That Girl/That Boy
Rockwell Table & Stage, Los Angeles, CA, March 13, 2017
Reviewed by Elliot Zwiebach for Cabaret Scenes
Charles Busch is a hoot — and a very talented performer. And what an actress he is! Whether singing or dishing about his life or celebrities he has known, he is always, always the epitome of entertainment and class.
Though he’s dressed in full drag, he sings in his own natural register, a lovely, deep voice that gets to the heart of the emotion in each song — mostly deeply dramatic ballads that he acts beautifully. And when a song pitch escapes his range, he speaks the lyrics in a gentle, sincere, effective way.
Performing before a wildly enthusiastic audience, Busch was mesmerizing on a Sondheim mash-up that combined “With So Little to Be Sure Of” and “Too Many Mornings.” He was also fully invested in the complex “Surabaya Johnny” (Kurt Weill/Bertolt Brecht) — his favorite song, he said — moving smoothly through its shifting moods and tempos.
Speaking about his childhood and an aunt who helped him come into his own, he was extremely moving in a pair of songs in which he likened himself to a flower, as he described his struggles to survive as someone who was different: a heartfelt “What a Lot of Flowers” (Leslie Bricusse, from the score of the musical film Goodbye, Mr. Chips) combined with a slowed-down, poignant “Hurry! It’s Lovely Up Here” (Burton Lane/Alan Jay Lerner, from On a Clear Day You Can See Forever).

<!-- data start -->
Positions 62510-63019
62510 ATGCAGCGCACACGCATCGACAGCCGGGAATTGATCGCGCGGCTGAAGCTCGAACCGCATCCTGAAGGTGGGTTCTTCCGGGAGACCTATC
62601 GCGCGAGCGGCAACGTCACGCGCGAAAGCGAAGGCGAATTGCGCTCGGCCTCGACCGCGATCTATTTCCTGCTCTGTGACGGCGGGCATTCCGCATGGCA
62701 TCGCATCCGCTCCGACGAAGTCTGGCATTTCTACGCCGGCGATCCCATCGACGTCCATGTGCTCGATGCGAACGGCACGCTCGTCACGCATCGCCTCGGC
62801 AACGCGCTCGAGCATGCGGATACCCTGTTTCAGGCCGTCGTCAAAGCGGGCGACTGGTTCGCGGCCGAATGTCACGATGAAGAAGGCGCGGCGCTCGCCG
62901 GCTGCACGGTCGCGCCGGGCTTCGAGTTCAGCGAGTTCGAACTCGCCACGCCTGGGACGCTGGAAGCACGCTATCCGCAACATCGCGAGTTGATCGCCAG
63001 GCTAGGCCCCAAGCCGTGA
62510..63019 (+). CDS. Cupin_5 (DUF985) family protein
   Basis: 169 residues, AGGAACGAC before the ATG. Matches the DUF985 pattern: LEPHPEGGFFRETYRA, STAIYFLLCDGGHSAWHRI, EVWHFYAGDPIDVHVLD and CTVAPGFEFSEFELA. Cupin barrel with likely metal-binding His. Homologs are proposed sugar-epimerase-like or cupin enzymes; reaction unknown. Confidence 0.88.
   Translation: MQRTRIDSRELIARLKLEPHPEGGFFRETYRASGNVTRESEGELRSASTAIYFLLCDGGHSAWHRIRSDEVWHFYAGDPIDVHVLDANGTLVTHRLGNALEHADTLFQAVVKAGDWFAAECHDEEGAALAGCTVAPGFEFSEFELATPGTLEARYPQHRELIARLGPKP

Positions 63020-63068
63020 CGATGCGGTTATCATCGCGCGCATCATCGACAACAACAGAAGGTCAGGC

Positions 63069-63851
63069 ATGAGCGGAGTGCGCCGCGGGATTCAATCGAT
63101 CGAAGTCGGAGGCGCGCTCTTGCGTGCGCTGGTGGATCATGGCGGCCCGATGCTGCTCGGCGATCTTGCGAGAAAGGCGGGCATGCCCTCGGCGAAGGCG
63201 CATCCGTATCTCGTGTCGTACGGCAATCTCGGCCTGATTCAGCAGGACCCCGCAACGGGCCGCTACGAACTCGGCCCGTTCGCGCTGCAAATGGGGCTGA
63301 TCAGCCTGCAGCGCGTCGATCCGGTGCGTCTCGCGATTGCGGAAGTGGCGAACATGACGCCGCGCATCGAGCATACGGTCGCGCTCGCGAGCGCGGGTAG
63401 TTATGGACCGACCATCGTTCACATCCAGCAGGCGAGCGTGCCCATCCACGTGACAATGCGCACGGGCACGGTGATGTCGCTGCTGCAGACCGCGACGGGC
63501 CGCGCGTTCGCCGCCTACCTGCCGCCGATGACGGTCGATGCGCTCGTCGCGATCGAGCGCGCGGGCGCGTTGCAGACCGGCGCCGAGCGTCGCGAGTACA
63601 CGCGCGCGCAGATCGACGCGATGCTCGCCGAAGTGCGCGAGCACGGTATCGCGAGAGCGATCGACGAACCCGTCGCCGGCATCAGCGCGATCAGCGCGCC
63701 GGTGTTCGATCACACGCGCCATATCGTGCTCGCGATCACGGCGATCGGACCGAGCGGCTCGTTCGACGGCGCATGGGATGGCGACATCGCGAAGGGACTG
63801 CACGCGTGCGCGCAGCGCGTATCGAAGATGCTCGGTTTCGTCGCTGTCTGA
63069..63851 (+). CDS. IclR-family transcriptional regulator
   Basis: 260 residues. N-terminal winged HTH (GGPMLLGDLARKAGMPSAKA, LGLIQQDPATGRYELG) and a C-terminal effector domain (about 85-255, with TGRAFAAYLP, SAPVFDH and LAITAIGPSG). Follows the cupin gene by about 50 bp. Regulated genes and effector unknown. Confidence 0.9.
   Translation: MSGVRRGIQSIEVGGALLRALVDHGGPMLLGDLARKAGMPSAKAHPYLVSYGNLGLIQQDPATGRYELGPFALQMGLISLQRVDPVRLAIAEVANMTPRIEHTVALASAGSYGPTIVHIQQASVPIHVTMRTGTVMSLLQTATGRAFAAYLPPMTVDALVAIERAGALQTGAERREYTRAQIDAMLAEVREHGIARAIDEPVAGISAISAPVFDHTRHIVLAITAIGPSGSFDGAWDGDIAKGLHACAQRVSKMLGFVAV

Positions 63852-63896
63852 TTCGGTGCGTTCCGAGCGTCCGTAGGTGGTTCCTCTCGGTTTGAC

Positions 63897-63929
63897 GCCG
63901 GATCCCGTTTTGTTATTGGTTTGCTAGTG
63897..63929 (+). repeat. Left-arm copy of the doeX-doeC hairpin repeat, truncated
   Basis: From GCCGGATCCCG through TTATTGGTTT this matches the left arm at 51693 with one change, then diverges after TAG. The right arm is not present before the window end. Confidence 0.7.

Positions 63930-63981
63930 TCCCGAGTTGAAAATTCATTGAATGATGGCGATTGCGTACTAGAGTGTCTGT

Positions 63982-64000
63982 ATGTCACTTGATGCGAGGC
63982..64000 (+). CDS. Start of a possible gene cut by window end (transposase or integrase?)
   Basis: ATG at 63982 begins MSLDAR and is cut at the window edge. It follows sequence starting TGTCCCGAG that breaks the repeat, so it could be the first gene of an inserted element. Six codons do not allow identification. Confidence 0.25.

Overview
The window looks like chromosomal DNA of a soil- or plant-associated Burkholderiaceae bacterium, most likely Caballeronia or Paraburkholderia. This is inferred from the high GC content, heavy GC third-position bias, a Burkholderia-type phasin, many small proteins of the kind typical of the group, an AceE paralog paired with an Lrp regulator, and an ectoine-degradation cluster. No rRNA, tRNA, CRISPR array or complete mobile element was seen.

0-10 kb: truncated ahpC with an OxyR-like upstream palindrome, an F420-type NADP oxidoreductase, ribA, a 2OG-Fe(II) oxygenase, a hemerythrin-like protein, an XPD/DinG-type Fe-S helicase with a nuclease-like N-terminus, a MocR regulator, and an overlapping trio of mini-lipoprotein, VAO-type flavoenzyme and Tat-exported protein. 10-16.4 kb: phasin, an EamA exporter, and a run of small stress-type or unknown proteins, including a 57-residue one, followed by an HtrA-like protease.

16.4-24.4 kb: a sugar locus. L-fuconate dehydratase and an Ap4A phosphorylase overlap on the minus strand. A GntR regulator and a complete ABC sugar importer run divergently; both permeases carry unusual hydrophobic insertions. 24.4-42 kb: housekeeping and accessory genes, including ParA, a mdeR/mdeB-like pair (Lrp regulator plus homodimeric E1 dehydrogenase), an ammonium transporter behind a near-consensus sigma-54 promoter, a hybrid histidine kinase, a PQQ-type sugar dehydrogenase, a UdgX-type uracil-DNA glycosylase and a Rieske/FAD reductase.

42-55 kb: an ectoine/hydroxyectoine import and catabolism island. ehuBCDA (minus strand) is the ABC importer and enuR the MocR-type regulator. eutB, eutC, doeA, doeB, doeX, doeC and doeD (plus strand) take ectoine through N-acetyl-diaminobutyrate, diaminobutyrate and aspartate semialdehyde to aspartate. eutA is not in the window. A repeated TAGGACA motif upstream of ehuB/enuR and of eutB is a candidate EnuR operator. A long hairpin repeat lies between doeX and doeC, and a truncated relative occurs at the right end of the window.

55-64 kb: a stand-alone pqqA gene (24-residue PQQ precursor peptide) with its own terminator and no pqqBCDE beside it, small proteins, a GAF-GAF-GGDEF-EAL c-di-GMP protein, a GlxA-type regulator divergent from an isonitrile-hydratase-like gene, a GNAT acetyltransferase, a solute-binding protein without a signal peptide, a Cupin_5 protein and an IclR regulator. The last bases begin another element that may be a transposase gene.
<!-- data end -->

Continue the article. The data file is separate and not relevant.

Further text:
Busch was ably abetted throughout the evening by his musical director, Tom Judson, who served not only as piano accompanist, but also fellow singer. Their voices blended beautifully on a pair of 1960s movie ballads by Michel Legrand and Alan and Marilyn Bergman: “What Are You Doing the Rest of Your Life?” and “I Will Wait for You,” the latter featuring a strong arrangement that shifted different sections of the song into an effective harmony.
In a much lighter vein, the two combined for an amusing “Road to Morocco” (Jimmy Van Heusen/Johnny Burke) and performed “Hey, Look Me Over” (Cy Coleman/Carolyn Leigh, from Wildcat) with the same contrasting lyrics and melody used in the show.
On his own, Busch offered a moving take on “Those Were the Days” (American lyrics by Gene Raskin from a Russian melody by Boris Fomin), reflecting on how catchy the tune seemed in the 1960s but, by slowing the tempo, adding reflective, nostalgic resonance for him in the present. His encore was a sincere “Rainbow Connection” (Paul Williams/Kenny Ascher) — another selection Busch said he thought was lighthearted when he first heard it, but which he said now offers hope.